Secret water emergency as trucks rush to Mary Valley
GYMPIE Regional council yesterday downplayed what amounts to a secret water emergency, following the failure of all three Mary Valley water treatment plants.
It was a case of water, water everywhere but (almost) not a drop to drink in the Mary Valley after flood conditions left three major towns with raw water that the council’s almost-new treatment plants could not cope with.
Residents of Imbil, Kandanga and Amamoor have reported seeing scores of big water tankers delivering water to their towns.
One said it appeared the Imbil trucks were pumping water into the system at high pressure to top of the town reservoir with water from the council’s Jones Hill treatment plant.
This is the plant which provides Gympie with its drinking water.
It is now also supplying Imbil, Kandanga and Amamoor.
Internal council information includes admissions that there is something wrong.
Mary Valley councillor Bob Fredman said he could not explain the shutdown of three separate and almost new water treatment plants at the same time, even if flooding had affected raw water quality.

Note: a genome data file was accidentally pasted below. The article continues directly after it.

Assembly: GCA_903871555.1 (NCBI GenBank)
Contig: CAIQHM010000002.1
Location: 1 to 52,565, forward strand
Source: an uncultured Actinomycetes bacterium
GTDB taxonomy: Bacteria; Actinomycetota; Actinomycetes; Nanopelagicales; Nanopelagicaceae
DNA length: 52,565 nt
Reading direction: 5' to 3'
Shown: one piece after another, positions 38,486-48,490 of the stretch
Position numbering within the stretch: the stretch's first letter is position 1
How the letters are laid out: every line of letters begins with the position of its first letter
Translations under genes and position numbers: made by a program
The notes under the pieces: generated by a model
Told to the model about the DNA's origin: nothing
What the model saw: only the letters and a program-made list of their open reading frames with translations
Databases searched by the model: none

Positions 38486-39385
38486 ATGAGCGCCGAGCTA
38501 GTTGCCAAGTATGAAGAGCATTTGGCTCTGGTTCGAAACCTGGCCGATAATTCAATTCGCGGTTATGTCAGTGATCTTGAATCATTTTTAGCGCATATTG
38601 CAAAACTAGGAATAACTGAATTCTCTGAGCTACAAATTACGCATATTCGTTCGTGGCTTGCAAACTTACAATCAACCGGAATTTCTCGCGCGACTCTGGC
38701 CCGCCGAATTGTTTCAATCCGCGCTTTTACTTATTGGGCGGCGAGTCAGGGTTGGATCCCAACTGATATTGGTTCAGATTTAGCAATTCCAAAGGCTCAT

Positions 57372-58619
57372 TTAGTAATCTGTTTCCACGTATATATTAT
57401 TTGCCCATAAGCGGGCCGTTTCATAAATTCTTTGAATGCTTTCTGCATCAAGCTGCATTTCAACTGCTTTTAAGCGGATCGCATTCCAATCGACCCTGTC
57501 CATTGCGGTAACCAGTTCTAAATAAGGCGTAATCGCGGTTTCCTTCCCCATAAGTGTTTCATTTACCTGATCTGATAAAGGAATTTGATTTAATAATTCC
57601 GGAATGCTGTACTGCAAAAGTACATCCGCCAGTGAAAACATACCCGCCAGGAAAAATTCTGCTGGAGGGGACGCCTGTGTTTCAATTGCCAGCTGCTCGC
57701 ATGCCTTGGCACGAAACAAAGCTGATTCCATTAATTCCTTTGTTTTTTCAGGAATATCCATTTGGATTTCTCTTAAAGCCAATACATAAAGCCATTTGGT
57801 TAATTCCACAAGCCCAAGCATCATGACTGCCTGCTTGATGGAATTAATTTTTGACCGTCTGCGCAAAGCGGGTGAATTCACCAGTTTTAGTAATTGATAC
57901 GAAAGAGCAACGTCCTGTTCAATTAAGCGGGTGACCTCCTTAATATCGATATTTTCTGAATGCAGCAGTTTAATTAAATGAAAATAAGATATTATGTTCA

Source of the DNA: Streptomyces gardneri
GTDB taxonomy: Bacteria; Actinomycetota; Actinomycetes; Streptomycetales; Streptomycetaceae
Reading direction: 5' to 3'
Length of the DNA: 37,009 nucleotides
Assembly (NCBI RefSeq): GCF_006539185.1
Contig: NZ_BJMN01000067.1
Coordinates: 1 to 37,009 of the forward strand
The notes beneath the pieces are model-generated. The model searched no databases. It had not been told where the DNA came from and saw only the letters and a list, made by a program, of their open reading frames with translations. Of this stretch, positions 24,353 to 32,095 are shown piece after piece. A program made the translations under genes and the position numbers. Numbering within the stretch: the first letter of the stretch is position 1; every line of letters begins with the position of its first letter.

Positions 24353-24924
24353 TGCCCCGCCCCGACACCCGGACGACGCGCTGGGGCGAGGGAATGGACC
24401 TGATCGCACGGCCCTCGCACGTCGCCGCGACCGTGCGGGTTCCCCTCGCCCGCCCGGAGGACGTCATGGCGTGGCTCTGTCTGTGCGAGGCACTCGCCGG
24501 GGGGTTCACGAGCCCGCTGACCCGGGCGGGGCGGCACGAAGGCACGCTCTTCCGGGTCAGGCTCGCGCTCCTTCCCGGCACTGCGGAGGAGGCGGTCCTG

“No-one has told me about it. I don’t know anything,” an angry Mr Fredman said yesterday.
“But one of my constituents at Imbil pointed out a big semi-trailer water truck coming in to town, probably carrying many thousands of litres.
“And when he did that, another truck came past in the other direction, going back for more water.
“It happens about a dozen times a day, he told me.
“And that’s just Imbil. It must be costing a fortune,” Mr Fredman said.
A council spokesman said the council was “tankering in limited amounts of water to Imbil, Kandanga and Amamoor.
“Water treatment plants are straining to produce the required volumes of water due to the poor quality of the raw water following recent heavy rainfall.
“The wet period, following the dry, has made it challenging for the treatment plants to produce the necessary volume of high quality water.”
Mr Fredman, formerly the council’s chief water supply engineer, said similar conditions had occurred before, “but it never stopped us then.”
He said the constituent who raised the issue with him at Imbil doubted council claims that the problem was minor and that only “limited quantities “of water were being trucked in,
Mr Fredman called for greatly improved openness about the problem, which was obviously serious and seriously expensive.
The council spokesman said the effort was intended to ensure high water quality.